At trial, Behl said he had not been in Brad Postier's bedroom on the day of the shooting and that it was Ryan Postier who shot his brother.   Behl admitted to preparing the short-barrelled shotgun and bringing it to the Postier's home, as well as to participating in the theft of Brad Postier's truck, but he said he confessed to the shooting only because Ryan Postier threatened him.   The jury found Behl not guilty of first-degree murder, but guilty of manslaughter in the second degree in violation of Minnesota Statutes section 609.205, possession or operation of a short-barrelled shotgun in violation of section 609.67, subdivision 2, and theft of a motor vehicle in violation of section 609.52, subdivision 2(17).

Sentencing was scheduled for November 17, 1995.   The presentence investigation report recommended the presumptive sentence for each offense.   Those presumptive sentences were 12 months and 1 day for the shotgun conviction, 58 months (based on one criminal history point for the shotgun conviction) for the manslaughter conviction, and 15 months (based on two criminal history points) for the motor vehicle theft conviction.   Behl moved the court to return the case to the jurisdiction of the juvenile court for sentencing and a downward departure.   The district court on November 20, 1995 denied both motions and proceeded to sentence Behl. The court found that Behl's possession of a short-barrelled shotgun was not part of a single course of conduct and therefore sentenced Behl to 12 months and 1 day for the shotgun conviction.   The court sentenced Behl to 72 months for the manslaughter conviction, a 25 percent upward departure from 58 months-the presumptive sentence based on one criminal history point for the shotgun conviction.   The court ordered the two sentences to be served concurrently.   The court also found that the motor vehicle theft was part of the same behavioral incident as the manslaughter and therefore imposed no sentence for that conviction.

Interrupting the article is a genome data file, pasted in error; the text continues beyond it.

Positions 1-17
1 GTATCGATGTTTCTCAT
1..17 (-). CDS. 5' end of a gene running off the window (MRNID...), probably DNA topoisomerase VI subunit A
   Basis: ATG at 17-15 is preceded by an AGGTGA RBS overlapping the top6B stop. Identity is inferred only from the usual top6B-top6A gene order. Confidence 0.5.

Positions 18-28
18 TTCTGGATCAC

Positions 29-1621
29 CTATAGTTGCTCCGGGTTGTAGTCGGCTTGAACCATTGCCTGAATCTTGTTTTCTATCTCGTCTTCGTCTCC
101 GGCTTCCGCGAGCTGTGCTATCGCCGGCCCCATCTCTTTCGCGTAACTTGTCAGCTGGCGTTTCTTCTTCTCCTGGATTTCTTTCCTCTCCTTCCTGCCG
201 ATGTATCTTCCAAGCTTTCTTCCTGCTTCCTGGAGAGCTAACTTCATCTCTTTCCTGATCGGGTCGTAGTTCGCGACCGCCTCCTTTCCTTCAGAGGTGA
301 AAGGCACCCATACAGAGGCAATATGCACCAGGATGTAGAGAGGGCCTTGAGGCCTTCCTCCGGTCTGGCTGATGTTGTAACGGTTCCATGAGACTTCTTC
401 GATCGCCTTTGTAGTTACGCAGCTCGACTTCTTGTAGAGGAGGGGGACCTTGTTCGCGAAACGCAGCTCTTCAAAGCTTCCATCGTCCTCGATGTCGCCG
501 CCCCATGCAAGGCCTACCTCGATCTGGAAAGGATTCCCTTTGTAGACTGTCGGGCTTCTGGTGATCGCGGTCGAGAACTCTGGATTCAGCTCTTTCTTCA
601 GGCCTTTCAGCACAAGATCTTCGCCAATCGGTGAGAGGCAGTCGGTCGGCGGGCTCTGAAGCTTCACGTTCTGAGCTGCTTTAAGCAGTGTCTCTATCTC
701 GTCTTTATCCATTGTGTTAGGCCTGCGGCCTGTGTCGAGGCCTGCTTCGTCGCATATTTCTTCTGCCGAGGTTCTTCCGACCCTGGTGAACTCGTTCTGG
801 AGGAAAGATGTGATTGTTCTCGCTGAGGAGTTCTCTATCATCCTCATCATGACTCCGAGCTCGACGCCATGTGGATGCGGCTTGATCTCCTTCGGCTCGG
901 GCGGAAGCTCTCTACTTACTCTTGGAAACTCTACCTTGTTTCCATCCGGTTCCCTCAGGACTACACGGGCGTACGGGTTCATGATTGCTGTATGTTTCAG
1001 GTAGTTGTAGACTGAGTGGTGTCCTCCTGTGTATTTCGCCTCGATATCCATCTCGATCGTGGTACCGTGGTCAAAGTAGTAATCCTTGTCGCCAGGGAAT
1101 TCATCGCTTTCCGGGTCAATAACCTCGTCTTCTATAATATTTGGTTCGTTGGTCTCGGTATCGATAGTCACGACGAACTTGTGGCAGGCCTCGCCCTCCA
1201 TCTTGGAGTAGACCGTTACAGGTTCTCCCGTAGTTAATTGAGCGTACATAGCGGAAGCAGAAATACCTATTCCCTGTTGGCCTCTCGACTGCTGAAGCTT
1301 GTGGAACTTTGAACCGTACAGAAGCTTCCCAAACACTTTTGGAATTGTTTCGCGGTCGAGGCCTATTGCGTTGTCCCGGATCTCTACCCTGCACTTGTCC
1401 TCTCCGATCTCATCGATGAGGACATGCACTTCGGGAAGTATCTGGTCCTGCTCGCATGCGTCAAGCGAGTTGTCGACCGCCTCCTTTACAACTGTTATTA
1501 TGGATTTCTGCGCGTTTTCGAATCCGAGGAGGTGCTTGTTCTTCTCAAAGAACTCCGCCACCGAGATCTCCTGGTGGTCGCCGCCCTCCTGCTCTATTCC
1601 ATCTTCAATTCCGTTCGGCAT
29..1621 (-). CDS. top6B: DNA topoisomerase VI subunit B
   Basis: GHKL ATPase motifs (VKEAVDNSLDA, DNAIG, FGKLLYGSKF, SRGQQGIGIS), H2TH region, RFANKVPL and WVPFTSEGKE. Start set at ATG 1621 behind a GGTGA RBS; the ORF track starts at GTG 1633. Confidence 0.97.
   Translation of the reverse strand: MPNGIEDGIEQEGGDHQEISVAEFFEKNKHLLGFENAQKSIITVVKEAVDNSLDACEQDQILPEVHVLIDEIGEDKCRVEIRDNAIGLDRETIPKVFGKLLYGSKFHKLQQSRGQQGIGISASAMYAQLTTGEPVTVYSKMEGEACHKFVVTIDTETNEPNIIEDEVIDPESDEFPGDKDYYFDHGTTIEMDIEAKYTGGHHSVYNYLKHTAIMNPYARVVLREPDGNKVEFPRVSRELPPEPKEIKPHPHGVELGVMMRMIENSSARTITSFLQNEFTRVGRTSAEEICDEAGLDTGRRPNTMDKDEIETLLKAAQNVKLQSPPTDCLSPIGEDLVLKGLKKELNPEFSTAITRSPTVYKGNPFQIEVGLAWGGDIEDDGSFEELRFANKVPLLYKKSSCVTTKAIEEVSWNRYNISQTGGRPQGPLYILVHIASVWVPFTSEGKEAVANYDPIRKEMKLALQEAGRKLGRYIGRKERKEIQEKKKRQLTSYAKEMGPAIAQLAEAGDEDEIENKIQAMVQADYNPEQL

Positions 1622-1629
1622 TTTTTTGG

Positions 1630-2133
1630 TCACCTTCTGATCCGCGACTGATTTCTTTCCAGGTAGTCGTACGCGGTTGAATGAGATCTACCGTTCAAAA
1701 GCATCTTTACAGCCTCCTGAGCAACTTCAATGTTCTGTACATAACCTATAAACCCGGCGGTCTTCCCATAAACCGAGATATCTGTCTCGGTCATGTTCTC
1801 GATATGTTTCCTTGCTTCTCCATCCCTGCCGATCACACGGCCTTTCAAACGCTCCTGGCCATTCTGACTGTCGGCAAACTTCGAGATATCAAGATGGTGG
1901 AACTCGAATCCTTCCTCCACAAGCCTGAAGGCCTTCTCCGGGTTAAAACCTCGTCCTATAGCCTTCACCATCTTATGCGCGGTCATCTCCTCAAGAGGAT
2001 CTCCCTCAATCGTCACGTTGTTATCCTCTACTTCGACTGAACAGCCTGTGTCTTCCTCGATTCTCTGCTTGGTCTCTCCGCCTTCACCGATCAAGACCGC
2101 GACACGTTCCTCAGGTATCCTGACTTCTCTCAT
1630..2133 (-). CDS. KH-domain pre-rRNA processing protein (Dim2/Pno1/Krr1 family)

Behl now raises two distinct issues:  Whether the district court had jurisdiction to sentence the juvenile appellant for his convictions, and if it did, whether the sentences were appropriate.


 A statute provided the basis for the district court's jurisdiction over the juvenile.   Consequently, the issue of the district court's jurisdiction is a question of law that is fully reviewable by this court.   See Hibbing Educ. Ass'n v. Public Employment Relations Bd., 369 N.W.2d 527, 529 (Minn.1985) (stating that the construction of a statute is a question of law).

The legislature has conferred original and exclusive jurisdiction upon the juvenile court in proceedings concerning any “child” who is alleged to be delinquent.  Minn.Stat. § 260.111, subd. 1 (1996).   In 1994, however, the legislature withdrew the juvenile court's jurisdiction “over proceedings concerning a child excluded from the definition of delinquent child under section 260.015, subdivision 5, paragraph (b).”  Minn.Stat. § 260.111, subd. 1a.  Section 260.015, subdivision 5, paragraph (b) excludes from the definition of “delinquent child” any “child alleged to have committed murder in the first degree after becoming 16 years of age * * *.” Under this statute-commonly referred to as automatic waiver, automatic certification or legislative waiver-“juvenile court jurisdiction terminates all proceedings arising out of the same behavioral incident.”  Minn. R. Juv. P. 18.08, subd. 1. Because Behl had turned 16 years of age at the time he allegedly committed the acts that led to his indictment for first-degree murder,2 the district court had original and exclusive jurisdiction over that portion of the case “arising out of the same behavioral incident” that led to the indictment for first-degree murder.